“You speak of upholding the Garrenin name. That name is known on this side of the mountains. It is you who will speak for your people before our chief.”
“I will do nothing under threat.”
“You are far from your own lands, Morschen. We know every rock of every mountain, every tree. Every blade of grass has its own place in our memories. There is nowhere you can run on this side of the mountains that we cannot hunt you.” “We did not come here to be hunted.”
“We do not care why you are here. We will not kill you, but you will come with us, willingly or by force.”
El Darnen came up behind the panther and drew his sword. “A fight may be necessary, Cartarin. This is the Queen of Anaria, and she goes where she will.”
The panther did not answer, except with a growl that clearly had some meaning. The two tigers growled in answer, but El Darnen also made a noise in his throat. The panther’s hair stood on end in his fury, but he did not dare do or say anything. But Kallin did. “Cartarin? Is that your name, or the name of your species?” The panther growled at El Darnen, but did not turn towards him while the Serpent’s sword was at his throat. “My people are the Cartarin, the Great Cats, in your Morschen tongue. Why does the name of my people mean anything to you?” Kallin could barely keep the excitement out of his voice. “My father took many of the most learned people in my country and left Anaria to find other peoples to make alliances with. One of his messages back to me was that he had met a cat-like people known as the Cartarin. That was the last message that came back to Anaria.” “Your father led this expedition?”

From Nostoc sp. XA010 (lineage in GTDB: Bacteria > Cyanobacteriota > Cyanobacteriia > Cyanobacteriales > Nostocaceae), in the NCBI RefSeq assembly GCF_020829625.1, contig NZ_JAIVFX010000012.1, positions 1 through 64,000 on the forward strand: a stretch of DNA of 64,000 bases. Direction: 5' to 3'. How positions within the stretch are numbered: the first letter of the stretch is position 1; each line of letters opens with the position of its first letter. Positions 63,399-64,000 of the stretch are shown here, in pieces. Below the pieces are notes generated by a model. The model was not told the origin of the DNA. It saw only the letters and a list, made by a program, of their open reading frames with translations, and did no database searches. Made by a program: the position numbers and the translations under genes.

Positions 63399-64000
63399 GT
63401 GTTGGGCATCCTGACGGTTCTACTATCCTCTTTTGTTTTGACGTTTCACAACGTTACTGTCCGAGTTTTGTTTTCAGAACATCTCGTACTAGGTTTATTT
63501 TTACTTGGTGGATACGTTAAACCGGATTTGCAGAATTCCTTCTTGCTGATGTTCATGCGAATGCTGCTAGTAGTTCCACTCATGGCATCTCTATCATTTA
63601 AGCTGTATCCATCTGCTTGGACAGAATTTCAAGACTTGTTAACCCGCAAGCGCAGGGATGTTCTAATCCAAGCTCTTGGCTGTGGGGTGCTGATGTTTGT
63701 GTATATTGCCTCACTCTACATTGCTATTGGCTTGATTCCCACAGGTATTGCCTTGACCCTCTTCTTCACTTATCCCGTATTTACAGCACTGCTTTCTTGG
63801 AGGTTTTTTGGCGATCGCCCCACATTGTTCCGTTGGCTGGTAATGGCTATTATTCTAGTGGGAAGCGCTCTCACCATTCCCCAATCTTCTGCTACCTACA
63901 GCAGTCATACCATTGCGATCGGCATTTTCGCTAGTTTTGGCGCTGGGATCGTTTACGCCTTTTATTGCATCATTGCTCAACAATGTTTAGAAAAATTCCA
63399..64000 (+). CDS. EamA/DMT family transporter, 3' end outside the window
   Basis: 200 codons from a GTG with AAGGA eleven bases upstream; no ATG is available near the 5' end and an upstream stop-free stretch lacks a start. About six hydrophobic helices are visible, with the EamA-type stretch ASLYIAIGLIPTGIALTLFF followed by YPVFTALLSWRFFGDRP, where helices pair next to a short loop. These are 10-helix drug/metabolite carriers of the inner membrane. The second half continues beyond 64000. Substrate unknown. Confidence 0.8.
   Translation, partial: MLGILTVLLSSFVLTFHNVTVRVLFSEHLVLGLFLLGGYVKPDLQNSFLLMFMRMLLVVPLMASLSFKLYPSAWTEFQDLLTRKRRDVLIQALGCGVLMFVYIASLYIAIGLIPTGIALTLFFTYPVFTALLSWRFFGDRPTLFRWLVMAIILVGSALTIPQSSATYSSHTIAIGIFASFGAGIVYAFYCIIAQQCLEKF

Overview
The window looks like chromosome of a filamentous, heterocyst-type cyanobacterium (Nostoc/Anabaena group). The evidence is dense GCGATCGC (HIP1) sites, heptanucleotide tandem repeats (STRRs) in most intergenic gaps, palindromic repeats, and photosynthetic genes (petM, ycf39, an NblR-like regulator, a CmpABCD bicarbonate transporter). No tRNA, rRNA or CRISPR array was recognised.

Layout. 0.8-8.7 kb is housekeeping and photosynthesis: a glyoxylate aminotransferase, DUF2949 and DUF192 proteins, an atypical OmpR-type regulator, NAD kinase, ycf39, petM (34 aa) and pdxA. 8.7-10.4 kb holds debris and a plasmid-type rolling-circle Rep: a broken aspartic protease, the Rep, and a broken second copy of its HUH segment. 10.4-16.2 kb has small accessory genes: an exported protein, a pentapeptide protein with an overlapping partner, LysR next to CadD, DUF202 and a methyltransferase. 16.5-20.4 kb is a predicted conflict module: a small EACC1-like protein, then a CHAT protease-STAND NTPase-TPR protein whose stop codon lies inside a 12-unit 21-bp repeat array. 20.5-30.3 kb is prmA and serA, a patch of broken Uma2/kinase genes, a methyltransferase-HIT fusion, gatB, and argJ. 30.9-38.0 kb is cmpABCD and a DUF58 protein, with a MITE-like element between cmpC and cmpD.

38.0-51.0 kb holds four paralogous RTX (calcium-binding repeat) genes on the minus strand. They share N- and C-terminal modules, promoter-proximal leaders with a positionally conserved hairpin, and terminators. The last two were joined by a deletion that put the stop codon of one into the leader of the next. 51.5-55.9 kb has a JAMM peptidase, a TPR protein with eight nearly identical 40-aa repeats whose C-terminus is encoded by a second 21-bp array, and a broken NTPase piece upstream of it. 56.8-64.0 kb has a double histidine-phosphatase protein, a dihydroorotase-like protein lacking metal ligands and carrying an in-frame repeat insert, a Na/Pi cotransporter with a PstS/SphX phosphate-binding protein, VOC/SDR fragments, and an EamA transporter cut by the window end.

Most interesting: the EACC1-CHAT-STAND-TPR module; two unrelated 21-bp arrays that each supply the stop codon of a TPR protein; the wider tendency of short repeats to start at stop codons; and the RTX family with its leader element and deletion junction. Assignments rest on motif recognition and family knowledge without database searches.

“Garneth Revdark. Do you know him?”
“His teachings are why some of us can speak with your Morschen tongue. It was easier than for us to teach your people our language.”
“El Darnen, lower your sword. I will go with you, at least.”
“We will all go with you.”
“No, El Darnen. If these people know Garneth, then I am sure we are safe with them. And, whether you will admit it or not, we are lost. The Cartarin can help us.”
El Darnen growled, sounding very much like one of the Cartarin, but he moved his sword away from the panther’s throat. The panther turned around. “I am not sure whether you speak our tongue, or if what you did, either time, was some sign of frustration, but I would advise you not to say either thing again. They are not the most … polite phrases.” “I know. Even as you seem to have learned our speech, I once knew a Cartarin, and she taught me some of your tongue.” El Darnen sheathed his sword. “Fine. I will go with you. But if I feel threatened, I will leave.” “That you tried to outrun our hunters means you already do feel a threat from us, but if you wish to leave, after you have seen Chief Hrrtarr, you would say Heavy Paw, we will not track you.” The panther turned and addressed all four of the Morschen. “Come. Our chief is waiting.”